The Hon. Yaw Osafo-Maafo, the New Patriotic Party's (NPP) MP for Akim Oda, is one of the most positive-minded politicians in Ghana.
He almost never criticises policies of his political opponents, without offering a policy alternative or solution to a particular challenge Ghana faces, of his own.
That is the hallmark of a mature and highly-intelligent politician offering nation-building leadership, in a nation as sharply divided as ours.
The Hon. Yaw Osafo-Maafo's maturity and love of country, which shows so clearly in his politics, is in sharp contrast to the path chosen by so many of his short-sighted party colleagues.
Some of the NPP's critics accuse many of the Hon. Yaw Osafo-Maafo's party colleagues of choosing to make a cynical grab for power come what may - after losing an election they ought to have won if they had ran a better and more intelligent election campaign - by deliberately destroying investor confidence in Ghana and making ordinary people feel that somehow the situation of their nation had become hopeless.
However, if truth be told, most of our nation's present difficulties - which are not insurmountable if we work hard and constantly think creatively as a people - are a result of years of the self-serving cynicism of the dominant cliques that have controlled both the National Democratic Congress (NDC) and New Patriotic Party (NPP) regimes that have ruled Ghana since the 1992 constitution was promulgated.
What will move Ghana forward, is for our nation to focus on innovative nation-building ideas that will better the lot of the vast majority of ordinary people in Ghana - by unleashing their full potential.
Ghana's hard-working and expanding middle classes, for example, could make Ghana prosperous if those aspirational and well-focused individuals could borrow money at rates of interest as low as those in the U.S., the UK, the EU and Japan.
If corporate tax in Ghana was the lowest in the world, for example, would it not attract many international companies to move their African corporate headquarters here - and encourage many more Ghanaian businesses in both the formal and informal sectors to pay their fair share of the taxes needed to develop Ghana?
A low-tax regime is paradoxically the most effective way to widen a nation's tax-net. So why don't our "book-long" ruling elites lower taxes in Ghana, one wonders?
It is obvious to the objective observer that many ordinary people have become thoroughly fed up with the perfidy and endless negativity of Ghana's political class.
Ordinary people want to hear intelligent and practical solutions to Ghana's hydra-headed problems from politicians - not their negative point-scoring inane "equalisation-arguments".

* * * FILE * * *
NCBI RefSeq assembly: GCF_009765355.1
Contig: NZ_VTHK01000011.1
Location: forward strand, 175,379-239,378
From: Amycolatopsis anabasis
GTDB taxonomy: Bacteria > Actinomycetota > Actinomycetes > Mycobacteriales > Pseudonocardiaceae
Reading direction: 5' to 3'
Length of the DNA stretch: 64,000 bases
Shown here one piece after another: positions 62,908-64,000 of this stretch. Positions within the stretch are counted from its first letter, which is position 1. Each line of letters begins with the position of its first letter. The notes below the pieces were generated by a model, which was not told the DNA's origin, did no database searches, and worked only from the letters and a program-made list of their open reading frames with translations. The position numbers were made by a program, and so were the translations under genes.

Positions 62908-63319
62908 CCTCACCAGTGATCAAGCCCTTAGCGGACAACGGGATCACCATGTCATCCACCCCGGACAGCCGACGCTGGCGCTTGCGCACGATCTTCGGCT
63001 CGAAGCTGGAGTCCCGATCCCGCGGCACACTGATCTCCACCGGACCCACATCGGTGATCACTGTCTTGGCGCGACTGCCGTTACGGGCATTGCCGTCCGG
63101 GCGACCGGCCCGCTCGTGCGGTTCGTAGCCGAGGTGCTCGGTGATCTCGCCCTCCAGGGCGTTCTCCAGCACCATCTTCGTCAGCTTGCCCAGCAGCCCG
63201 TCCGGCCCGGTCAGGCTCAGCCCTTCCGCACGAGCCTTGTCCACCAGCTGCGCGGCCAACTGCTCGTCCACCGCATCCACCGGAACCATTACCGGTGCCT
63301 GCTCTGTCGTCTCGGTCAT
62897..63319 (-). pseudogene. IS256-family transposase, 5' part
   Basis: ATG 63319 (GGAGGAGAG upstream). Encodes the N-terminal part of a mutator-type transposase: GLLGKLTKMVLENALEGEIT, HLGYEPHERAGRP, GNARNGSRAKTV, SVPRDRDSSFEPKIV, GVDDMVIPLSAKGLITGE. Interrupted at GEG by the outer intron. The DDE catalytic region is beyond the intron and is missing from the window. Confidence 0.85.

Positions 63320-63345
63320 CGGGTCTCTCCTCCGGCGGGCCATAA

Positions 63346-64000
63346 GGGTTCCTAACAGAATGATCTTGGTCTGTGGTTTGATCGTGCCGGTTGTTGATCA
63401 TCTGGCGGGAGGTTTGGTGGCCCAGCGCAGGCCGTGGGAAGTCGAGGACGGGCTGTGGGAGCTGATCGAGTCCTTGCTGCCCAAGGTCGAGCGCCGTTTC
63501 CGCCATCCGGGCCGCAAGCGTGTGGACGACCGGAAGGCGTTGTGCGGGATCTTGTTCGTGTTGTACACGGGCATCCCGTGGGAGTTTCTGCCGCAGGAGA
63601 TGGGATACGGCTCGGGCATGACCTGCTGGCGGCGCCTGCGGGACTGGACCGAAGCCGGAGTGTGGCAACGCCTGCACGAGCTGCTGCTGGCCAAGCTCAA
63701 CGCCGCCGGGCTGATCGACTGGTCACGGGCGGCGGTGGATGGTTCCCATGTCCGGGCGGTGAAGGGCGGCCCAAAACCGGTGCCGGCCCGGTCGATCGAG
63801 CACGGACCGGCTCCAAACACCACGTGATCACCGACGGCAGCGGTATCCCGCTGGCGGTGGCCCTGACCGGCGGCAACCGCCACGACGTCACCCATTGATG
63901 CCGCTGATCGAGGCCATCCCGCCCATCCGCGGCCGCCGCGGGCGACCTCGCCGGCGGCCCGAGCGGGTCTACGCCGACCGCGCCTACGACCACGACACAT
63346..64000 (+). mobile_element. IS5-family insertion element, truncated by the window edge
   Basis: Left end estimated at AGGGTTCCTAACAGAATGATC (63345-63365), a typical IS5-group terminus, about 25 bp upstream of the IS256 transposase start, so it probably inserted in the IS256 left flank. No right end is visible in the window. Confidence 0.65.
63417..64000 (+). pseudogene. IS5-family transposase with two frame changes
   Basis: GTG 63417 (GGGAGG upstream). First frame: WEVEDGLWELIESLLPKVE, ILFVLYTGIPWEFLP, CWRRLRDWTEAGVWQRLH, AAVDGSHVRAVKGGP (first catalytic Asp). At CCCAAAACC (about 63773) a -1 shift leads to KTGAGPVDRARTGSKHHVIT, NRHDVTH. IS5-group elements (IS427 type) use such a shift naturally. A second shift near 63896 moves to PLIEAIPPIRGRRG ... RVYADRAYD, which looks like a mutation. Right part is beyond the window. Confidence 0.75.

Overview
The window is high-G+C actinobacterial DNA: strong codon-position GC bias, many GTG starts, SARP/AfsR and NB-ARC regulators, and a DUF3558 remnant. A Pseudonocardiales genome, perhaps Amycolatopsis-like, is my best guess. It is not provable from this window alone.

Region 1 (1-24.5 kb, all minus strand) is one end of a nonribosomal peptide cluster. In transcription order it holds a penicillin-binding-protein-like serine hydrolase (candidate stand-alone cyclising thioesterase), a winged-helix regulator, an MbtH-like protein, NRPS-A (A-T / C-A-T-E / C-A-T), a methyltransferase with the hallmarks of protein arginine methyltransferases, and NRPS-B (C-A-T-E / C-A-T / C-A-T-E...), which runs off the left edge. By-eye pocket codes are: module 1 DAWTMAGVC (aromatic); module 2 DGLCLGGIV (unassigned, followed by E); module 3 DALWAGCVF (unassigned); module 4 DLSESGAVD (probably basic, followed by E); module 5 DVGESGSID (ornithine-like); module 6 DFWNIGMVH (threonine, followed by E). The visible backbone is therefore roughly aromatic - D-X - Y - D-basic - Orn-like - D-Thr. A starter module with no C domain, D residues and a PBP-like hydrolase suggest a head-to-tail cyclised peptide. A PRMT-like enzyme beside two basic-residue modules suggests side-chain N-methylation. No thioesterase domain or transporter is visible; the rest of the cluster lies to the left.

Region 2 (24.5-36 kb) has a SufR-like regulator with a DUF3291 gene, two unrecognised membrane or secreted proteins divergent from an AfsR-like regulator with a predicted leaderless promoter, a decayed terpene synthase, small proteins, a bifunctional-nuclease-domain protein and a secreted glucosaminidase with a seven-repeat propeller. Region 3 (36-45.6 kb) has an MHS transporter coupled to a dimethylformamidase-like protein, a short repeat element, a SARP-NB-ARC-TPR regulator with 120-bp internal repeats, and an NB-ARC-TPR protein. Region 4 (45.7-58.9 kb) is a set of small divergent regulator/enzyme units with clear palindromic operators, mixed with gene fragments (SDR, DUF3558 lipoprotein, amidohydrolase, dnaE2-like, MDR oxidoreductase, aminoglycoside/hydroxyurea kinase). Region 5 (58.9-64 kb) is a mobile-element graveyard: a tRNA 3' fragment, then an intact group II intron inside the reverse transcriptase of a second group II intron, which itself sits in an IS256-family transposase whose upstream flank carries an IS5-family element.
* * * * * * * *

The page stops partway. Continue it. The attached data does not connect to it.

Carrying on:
For example, just how do Ghanaian politicians intend to end the monstrosity of board members and the top management of loss-making state-owned entities, in a nation struggling to survive hard times, paying themselves astronomical sums and enjoying Arabian-oil-Sheik-style perks - that would end them in jail elsewhere, for milking dry the organisations they are in charge of and have fiduciary responsibility for, I ask?
How do politicians in Ghana - from across the spectrum - intend to ensure that private-sector businesses in our country, see the competitive advantage of ensuring that their businesses are underpinned by corporate good governance principles, and guided by an ethos of sustainability - in a nation whose natural environment is being thrashed in apocalyptic fashion, while apathetic but well-paid officialdom looks on helplessly?
Those in the NPP who think it is clever politics to constantly run Ghana down, and infect ordinary people psychologically with a feeling of hopelessness about their prospects, because they think that somehow it is a clever political strategy that will eventually hand them the power they failed to win in the December elections 2012, must understand that they are engaged in a zero-sum game.
Their endless doom-and-gloom point-scoring that changes absolutely nothing on the ground, will not win them power through the back-door, courtesy of the Supreme Court, any more than it did in the campaign for the December 2012 parliamentary and presidential elections.
The small band of ruthless hardliners who wield such a baleful influence over the present leadership of the NPP, would be wise to emulate the Hon. Yaw Osafo-Maafo.
Their chosen tactic of infecting the national mood with despair, with their endless negativity, does not inspire confidence in their party amongst the fair and independent-minded patriotic Ghanaians, whose crucial swing-votes now decide who wins presidential elections in Ghana.
The mendacity and endless desembling of the party's loquacious general secretary, Kojo Owusu-Afriyie, is a classic example. And what a contrast his provincial outlook is to his polished and erudite predecessor Nana Ohene Ntow's more cosmopolitan outlook.
Even the millions of "My-party-my-tribe-right-or-wrong" blinkered myrmidon-types that both the NDC and NPP can rely on regardless, are gradually getting fed up with the way the nation is becoming polarised - and resent the increase in political tension: which they lay squarely at the doorstep of our political class.
Both the NDC and the NPP must clean up their cynical and uninspiring double-act. It is time they focused on what will benefit ordinary Ghanaians - not what will win them short-lived propaganda victories.
The Yaw Osafo-Maafo style of fair and nation-building politics, is what Ghana desperately needs today. A word to the wise...
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